Warmup kernel and measure time

I have a program like this:

call fun1;
call fun2;

fun1 ( )

cudaEventRecord start
call kernel1
cudaEventRecord stop
cudaEventSynchronize stop

fun2 ( )

cudaEventRecord start
call kernel2
cudaEventRecord stop
cudaEventSynchronize stop

Is it necessary to have a warmup kernel?
i.e. to call the same kernel twice.
I have different execution times if i run the code many times.
in first run
kernel1 1200ms
kernel2 600ms

in second run
kernel1 2200ms
kernel2 600ms

in first run
kernel1 1300ms
kernel2 700ms

or any other.
Sometimes the first run of kernel1 differ a lot from second run of kernel1.
Sometimes the first run have a lot differ on kernel1-kernel2 from second run.

  1. I have cudaDeviceReset.
    Is this enough to replace the warmup kernel?
  2. Ιn case that warmup kernel was needed, it should be in both functions?
  3. I have a GTX960 and it work simultaneously like vga card.
    I know to have some others work to do when i run the program.
    When i run it, i dont do anything else.
    how the deviation in times is justified .

Thanks to all.

I don’t understand why you use cudaDeviceReset() .It does not do warm-up.

Runtime can vary when there is other work performed on the gpu, for example display output, or if not the same exact clock speeds are used.

You don’t need cudaDeviceSynchronize before cudaEventRecord stop

In the beginning i use cudaDeviceReset to be sure I will have the gpu in most firstly mode (all var to be clear, nothing previous running etc).
To the end i use it, to clear all variables etc.

I know that is not necessary for cudaDeviceSynchronize before cudaEventRecord stop.
The statement was left before I add the statements for the time measure.
Does this cause an error in the measurements?

If i had a second gpu without display output connected, then could I have a more stable measurement?

What is this “if not the same exact clock speeds are used”?
You mean the gpu clock?
Where could i check this and how to change?

With cudaDeviceSynchronize before cudaEventRecord, the time will slightly increase because of the added latency.

nvidia-smi can display and control clock frequency. This is just some brainstorming. For time measurements, I usually launch a kernel multiple times in a for-loop, say 100 times, and measure the total runtime / average runtime for comparison between kernels. I don’t worry about the frequencies.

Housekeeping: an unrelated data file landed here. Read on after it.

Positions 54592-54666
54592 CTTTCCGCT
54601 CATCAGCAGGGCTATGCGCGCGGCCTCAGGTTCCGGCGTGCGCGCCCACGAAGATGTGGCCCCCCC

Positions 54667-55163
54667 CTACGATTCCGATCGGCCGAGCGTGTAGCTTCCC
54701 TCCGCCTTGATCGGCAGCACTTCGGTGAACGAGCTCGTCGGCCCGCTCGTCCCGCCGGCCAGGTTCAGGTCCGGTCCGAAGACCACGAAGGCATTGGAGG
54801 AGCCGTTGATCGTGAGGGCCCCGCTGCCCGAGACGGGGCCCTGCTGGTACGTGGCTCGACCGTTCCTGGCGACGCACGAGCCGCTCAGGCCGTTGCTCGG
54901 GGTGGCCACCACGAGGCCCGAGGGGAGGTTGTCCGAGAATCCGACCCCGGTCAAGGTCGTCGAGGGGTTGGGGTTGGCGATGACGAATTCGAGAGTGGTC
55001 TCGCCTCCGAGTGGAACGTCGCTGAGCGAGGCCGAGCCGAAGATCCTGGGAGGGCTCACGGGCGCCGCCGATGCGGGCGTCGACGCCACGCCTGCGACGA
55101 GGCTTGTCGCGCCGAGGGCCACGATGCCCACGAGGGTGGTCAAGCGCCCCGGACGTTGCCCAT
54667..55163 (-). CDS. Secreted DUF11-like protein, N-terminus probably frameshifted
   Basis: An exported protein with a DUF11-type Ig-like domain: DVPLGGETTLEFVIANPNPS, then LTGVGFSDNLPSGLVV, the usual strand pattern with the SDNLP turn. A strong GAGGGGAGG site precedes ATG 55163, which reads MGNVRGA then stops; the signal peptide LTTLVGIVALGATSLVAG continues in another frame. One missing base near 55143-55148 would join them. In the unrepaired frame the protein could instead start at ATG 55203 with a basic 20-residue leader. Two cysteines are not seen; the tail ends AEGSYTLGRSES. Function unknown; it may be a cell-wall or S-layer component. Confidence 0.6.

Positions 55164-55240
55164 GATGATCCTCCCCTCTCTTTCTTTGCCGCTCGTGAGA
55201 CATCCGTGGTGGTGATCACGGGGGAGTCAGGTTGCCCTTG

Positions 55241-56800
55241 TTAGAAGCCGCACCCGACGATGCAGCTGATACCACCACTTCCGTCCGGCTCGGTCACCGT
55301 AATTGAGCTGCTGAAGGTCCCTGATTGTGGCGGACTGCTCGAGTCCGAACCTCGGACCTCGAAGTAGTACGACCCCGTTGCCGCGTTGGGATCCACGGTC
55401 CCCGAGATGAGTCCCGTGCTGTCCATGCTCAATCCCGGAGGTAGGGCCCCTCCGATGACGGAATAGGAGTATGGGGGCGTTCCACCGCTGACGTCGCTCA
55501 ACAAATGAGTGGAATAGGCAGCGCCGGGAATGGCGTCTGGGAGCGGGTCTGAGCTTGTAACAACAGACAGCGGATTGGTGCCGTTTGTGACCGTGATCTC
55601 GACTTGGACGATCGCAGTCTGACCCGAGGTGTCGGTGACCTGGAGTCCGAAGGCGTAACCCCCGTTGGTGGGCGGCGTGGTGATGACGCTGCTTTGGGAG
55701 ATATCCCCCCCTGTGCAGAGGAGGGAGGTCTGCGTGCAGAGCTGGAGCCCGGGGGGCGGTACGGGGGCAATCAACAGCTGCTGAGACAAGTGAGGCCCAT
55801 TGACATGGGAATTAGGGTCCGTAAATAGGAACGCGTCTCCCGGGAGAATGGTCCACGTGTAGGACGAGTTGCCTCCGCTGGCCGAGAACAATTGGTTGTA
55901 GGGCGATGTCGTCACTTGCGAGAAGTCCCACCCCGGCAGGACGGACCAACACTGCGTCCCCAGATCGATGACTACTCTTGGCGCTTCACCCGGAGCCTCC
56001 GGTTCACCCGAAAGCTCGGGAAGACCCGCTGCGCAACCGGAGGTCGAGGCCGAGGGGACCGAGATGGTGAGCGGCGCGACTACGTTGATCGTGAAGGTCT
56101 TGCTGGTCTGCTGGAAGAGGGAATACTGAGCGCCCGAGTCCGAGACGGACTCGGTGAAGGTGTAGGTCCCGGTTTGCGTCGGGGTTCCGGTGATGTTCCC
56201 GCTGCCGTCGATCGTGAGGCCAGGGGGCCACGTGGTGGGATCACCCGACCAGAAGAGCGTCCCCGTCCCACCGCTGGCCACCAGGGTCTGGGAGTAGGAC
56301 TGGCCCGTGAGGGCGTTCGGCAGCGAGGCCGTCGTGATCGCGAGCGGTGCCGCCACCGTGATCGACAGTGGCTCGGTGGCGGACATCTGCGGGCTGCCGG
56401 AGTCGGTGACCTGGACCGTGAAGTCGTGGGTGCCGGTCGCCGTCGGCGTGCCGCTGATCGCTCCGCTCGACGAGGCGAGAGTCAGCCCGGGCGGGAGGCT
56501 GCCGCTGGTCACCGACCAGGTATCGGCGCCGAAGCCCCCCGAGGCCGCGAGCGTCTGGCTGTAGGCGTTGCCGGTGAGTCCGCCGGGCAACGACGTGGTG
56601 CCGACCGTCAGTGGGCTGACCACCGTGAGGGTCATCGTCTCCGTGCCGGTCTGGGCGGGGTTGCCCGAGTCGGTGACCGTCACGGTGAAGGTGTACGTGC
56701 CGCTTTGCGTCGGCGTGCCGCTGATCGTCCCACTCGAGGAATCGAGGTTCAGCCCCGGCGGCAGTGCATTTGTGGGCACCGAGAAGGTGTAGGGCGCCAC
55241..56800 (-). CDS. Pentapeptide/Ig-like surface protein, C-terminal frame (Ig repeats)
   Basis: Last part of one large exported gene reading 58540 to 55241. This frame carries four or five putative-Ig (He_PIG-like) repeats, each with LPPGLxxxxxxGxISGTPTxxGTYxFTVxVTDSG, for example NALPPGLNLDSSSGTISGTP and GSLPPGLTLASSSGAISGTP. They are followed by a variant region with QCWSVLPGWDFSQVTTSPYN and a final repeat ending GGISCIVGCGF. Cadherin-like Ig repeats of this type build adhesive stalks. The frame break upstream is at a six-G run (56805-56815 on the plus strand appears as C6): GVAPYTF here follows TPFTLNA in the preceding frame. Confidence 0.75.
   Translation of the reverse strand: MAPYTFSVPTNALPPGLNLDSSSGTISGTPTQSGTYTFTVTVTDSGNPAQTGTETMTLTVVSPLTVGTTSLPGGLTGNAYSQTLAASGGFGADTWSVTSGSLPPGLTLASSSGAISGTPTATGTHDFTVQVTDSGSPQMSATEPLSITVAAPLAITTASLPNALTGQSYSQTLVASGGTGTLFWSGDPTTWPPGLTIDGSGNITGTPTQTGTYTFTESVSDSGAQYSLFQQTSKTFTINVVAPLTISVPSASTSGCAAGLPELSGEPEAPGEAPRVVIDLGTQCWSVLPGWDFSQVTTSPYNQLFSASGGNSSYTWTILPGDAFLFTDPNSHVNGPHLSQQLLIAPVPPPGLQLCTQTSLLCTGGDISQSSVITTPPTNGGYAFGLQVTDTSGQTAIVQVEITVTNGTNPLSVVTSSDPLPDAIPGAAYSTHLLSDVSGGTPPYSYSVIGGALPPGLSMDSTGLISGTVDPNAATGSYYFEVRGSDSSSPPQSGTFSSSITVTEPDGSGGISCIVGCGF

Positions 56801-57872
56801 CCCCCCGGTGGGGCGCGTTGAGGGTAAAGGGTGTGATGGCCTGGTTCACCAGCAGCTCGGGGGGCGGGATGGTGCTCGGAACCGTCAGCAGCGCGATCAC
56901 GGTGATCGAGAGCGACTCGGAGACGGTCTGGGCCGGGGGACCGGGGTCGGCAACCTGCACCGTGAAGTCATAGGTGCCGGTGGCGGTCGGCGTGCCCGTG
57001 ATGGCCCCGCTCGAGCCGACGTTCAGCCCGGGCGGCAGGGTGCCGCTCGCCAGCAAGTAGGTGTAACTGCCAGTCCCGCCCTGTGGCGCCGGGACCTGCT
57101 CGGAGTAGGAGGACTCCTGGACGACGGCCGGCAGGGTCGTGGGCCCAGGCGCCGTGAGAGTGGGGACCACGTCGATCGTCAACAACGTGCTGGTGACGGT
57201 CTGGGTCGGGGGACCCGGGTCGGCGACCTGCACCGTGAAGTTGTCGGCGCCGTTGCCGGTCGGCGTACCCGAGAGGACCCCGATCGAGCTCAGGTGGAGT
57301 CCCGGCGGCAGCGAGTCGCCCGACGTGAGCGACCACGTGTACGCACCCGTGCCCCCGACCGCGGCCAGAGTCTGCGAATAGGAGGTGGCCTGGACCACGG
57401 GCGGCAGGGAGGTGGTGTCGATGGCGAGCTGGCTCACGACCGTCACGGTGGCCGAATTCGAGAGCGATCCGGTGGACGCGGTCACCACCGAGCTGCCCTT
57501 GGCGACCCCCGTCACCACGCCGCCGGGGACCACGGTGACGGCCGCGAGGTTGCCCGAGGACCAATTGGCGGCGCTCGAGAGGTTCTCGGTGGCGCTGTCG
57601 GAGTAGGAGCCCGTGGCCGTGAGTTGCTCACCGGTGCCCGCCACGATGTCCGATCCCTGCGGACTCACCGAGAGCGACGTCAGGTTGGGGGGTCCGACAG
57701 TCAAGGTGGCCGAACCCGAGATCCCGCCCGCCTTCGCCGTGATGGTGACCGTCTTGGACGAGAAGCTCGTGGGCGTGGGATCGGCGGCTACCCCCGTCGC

It is impossible to reason about a kernel which you have not shown.

I’ll try it and i’ll tell you.

I tried the above method and got logical results.
But I noticed that I have different times in HtD and DtH.

cudaEventRecord (startHtD)
cudaMalloc HtD
cudaEventRecord (stopHtD)

… kernel process …

cudaEventRecord (startDtH)
cudaEventRecord (stopDth)

While the HtD time is measurable ~ 30ms the DtH is 0.0000ms.
The array that is transferred both times is the same (in the second case processed with the kernel).
Is the DtH process faster than the HtD to a point where it cannot be measured?

Please show the exact code. I don’t know what you mean by cudaMallocDtH.

cudaEventRecord (startHtD);
cudaMemcpy (dev_imageCnv, imageCnv, imageCnv_lin * imageCnv_col * channels * sizeof (uint8_t), cudaMemcpyHostToDevice);
cudaEventRecord (stopHtD);

cudaEventRecord (startDtH);
cudaMemcpy (imageCnv, dev_imageCnv, imageCnv_lin * imageCnv_col * channels * sizeof (uint8_t), cudaMemcpyDeviceToHost);
cudaEventRecord (stopDtH);

The usage is correct.

I’ll check it with profiler and i’ll tell you.

I followed your advice and ran the code with 100 repetitions.
I repeated this process 5 times to compare the trend of the times.
I notice that in the first 3 repetitions, the 100 times have an increasing tendency, while in the next 2 they remain almost constant.
I imagine it was a coincidence that stability happened to occur in the last 2 repetitions.
But for the increase of the times in the process of repetitions I would expect the opposite.
Logically the first times should be increased and then either stabilize or slowly decrease.
Specifically the first time is at 1728ms and the last at 1733ms or 1731ms-1734ms,
while those that remain almost constant change around 1734.
The average is 1732, 1732, 1733, 1734, 1734ms.
Obviously not a measurable difference.

I just wanted to know if I should run the code 100 times or 50 or less.
In the last two cases, for example, I could have the same results with less than 100 repetitions.

Also if the theory of warm up is valid, the times should not be reduced as the repetitions increase, since now the gpu wake up from idle.